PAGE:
Free Yourself from the Prison of your Ego: Learn from “Breaking Bad”, S2E10 – OVER


Skyler convinces Walter to stay home so he can rest up for the big celebration she’s planning (to celebrate Walt’s cancer being in remission).

“Brownie points for taking a nap,” she says.

Her husband appears to be on board with the idea but right after she leaves the house, Walter leaves to meet Jesse in a restaurant.

“You must be so psyched,” Jesse says after he learns of the cancer-remission news, then wonders out loud how long they’ll continue to cook meth.

Walter says he’s out of the business after they unload the remaining inventory of blue crystal.

At the party, Walter thanks everyone for supporting him and his family, and goes on to say, “When I got my cancer diagnosis, I said to myself, you know…’Why me?’ And then the other day when I got the good news…I said the same thing.”

Walter becomes irritated by what he perceives as Hank playing surrogate father to Walter, Jr.  So he makes his son match him as he drinks shots of tequila. Walter, Jr. pukes into the swimming pool. The elder Walter apologizes to his family the next day, says that wasn’t the real him at the party. Then Walter becomes obsessed with home improvement. First he buys and installs a new water heater, then discovers the house foundation has rot (perfect metaphor for what’s happening with Walter’s soul).

So Walter is back at the local hardware store when he spots a man who’s obviously buying supplies to manufacture meth. Walt goes up to the total stranger and chastises him for being so obvious and urges him to buy different items at different stores. He also emphatically tells the guy to stay out of his (Walt’s) territory.

Jesse reverts to using meth after Jane blows him off in front of her father when he comes to visit her at the apartment next to Jesse’s.


Walter’s drug-making ID, Heisenberg, reasserts itself.  Even though he should be ecstatic about the news that his cancer is in remission, Walter struggles with his self-identity in the wake of the good news regarding his health. The phenomenon of pain body applies here. The pain body is a psychic entity that feeds off negative energy. It’s also made up of the accumulated personal and collective painful memories. It’s responsible for the seemingly inexplicable, bizarre and dangerous behavior people engage in. “Drama queens” give into the siren song of their own pain bodies. The pain body loves conflict and feels more alive when its owner is in conflict with other people and with himself.

In this case, the pain body sees that its owner has gotten great news — his cancer is in remission — and therefore it would seem the last thing Walt would need to do is to make more meth because if his cancer isn’t terminal, the whole “I gotta make money fast by selling meth” idea seems obsolete. But if Walter leaves the meth business, that would take much of the drama and stress out of Walter’s life, thereby depriving the pain body of something to feed off of.

Moreover, in addition to the pain body’s need, Walter’s ego-centric view of the world means he’s fixated on the idea he has a narrow, limited, easily-defined self-identity. That means he can’t act spontaneously. He can’t keep an open mind about what to do or say or what kind of opinions he has. He’s got a specific identity that he has to adhere to. Walter was just getting used to being Heisenberg, then the cancer doctor gives him good (but unexpected) news that his cancer is in remission. This upsets the apple cart. How can Walt be Heisenberg if there’s no logical need to keep doing so?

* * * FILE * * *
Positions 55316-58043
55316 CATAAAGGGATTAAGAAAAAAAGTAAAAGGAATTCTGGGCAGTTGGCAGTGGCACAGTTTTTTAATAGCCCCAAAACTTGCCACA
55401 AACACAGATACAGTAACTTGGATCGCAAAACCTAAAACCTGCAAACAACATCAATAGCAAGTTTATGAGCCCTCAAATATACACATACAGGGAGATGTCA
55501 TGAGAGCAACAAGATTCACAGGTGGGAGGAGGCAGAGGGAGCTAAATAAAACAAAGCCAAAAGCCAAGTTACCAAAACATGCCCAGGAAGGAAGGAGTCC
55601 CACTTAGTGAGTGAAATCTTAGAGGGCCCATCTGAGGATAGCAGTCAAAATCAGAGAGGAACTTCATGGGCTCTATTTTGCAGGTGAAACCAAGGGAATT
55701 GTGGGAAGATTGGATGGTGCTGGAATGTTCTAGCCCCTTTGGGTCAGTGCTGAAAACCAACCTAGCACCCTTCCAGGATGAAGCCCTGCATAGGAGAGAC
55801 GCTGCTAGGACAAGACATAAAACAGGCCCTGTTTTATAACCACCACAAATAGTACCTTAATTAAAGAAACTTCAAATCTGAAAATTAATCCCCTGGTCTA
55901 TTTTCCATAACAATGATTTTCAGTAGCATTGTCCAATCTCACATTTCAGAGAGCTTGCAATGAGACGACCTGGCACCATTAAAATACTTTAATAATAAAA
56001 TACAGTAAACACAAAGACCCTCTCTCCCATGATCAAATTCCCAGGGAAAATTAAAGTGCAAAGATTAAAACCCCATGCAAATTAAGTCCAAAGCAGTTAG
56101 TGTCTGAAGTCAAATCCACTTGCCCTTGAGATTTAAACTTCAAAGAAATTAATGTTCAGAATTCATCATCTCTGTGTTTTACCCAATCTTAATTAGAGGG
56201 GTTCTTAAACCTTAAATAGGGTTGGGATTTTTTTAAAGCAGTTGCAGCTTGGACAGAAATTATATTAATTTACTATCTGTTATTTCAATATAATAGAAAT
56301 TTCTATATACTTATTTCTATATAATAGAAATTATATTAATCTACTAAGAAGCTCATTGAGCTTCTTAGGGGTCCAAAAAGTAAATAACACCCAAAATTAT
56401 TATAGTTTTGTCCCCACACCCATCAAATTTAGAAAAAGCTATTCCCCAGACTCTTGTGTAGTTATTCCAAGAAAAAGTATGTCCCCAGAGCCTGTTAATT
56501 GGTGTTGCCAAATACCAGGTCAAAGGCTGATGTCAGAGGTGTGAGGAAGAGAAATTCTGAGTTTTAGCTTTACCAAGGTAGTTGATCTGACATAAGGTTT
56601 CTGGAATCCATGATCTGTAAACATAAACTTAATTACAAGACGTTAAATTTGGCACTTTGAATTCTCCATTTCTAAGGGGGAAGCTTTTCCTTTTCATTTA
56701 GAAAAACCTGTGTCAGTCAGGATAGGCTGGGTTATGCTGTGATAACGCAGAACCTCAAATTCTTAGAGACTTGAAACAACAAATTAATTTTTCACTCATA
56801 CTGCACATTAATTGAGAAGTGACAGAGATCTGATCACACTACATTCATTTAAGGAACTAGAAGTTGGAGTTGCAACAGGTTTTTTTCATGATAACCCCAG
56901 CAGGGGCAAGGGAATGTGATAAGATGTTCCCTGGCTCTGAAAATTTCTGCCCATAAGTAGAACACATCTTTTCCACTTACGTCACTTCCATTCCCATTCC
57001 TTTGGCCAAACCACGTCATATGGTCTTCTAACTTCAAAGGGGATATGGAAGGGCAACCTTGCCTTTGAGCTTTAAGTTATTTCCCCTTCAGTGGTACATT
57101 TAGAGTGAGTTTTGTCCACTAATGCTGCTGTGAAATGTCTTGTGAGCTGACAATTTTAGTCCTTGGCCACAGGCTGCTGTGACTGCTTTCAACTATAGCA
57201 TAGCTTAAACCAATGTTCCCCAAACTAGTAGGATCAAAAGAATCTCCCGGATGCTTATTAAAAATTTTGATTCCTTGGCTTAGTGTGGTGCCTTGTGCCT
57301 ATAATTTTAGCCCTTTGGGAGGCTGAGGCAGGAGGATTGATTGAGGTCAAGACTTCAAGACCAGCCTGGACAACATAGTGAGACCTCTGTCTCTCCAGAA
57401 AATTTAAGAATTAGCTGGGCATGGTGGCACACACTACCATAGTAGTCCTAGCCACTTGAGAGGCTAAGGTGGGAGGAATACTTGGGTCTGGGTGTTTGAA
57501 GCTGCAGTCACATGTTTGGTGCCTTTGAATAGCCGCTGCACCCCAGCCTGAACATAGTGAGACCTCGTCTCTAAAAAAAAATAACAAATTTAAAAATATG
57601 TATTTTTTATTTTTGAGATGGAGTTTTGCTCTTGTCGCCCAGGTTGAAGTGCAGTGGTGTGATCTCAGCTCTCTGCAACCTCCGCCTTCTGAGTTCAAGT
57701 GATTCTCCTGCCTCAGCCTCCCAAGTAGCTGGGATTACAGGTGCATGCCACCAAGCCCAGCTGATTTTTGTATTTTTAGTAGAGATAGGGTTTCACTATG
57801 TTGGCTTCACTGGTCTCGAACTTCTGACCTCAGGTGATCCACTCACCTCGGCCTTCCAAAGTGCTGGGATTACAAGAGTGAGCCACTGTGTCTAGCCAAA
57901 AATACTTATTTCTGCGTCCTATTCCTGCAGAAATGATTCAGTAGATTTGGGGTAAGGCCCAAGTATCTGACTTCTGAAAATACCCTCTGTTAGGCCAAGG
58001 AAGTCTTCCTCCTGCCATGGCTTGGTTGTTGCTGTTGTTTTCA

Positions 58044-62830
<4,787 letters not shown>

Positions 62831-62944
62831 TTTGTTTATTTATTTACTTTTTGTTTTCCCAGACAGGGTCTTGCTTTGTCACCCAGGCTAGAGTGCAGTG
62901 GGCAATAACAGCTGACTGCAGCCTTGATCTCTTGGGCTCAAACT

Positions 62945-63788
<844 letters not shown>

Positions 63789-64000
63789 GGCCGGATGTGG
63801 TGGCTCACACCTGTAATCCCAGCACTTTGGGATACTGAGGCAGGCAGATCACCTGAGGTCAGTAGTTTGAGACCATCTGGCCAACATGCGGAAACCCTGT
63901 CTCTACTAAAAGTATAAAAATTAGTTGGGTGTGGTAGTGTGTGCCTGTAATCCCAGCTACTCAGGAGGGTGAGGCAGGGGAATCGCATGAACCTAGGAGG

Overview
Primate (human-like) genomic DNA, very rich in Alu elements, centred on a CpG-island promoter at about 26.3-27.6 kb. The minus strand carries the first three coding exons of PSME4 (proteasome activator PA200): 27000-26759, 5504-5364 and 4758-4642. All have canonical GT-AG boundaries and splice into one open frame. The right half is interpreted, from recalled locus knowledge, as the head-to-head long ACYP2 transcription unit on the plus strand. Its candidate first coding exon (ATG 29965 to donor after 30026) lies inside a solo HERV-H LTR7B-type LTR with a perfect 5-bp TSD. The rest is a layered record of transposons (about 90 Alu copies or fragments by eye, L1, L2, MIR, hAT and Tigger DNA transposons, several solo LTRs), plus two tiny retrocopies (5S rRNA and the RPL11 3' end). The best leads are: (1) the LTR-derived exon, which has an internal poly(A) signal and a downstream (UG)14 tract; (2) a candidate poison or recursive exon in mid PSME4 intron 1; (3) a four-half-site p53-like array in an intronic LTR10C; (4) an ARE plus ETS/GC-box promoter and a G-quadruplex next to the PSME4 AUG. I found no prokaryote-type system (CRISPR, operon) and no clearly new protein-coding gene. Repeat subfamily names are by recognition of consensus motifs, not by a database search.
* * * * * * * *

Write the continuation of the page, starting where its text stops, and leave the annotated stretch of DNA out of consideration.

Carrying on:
The answer is Walter’s ego-centric view of himself is so strong it overpowers logic and wisdom. The ego looks to the past for clues to define the self. Even if the behavior is unwise, dangerous and dysfunctional, the ego still pushes the idea onto the self. Yes, making meth is unwise and immoral but it’s a known entity, something the ego thrives on.

Likewise, alcoholics who achieve a period sobriety are tempted by their ego and their pain body to relapse. The recovering alcoholic’s freedom from using alcohol threatens the ego’s safe, narrowly defined self-concept. The key is understand what they are and not give into the temptation. And don’t be afraid to get help from others to achieve your goal.




About The Dr. of Badology

I'm a wildly successful writer and video-game maker trapped in Wal-Mart cashier's clothing. I I enjoy exploring the philosophical realities of my life, biking, bowling, golf, tennis, reading and writing. And watching assorted professional sports, especially the NFL, NHL, MLB professional golf and tennis. My beloved Rat Terrier Indy, who was 17, passed away in May 2013. I still care for and co-reside with a stylish and lovable indoor/outdoor cat named Shaggy II. Just got a new roommate, Peggy W., who is a lovely person. My latest creative adventure is a video golf & and mystery-adventure game called "Paradise City Golf & Mystery-Adventure Game". Project is currently on Kickstarter. I am trying to raise $5K to pay for game-development expenses so I can market the video game to companies like EA Sports.
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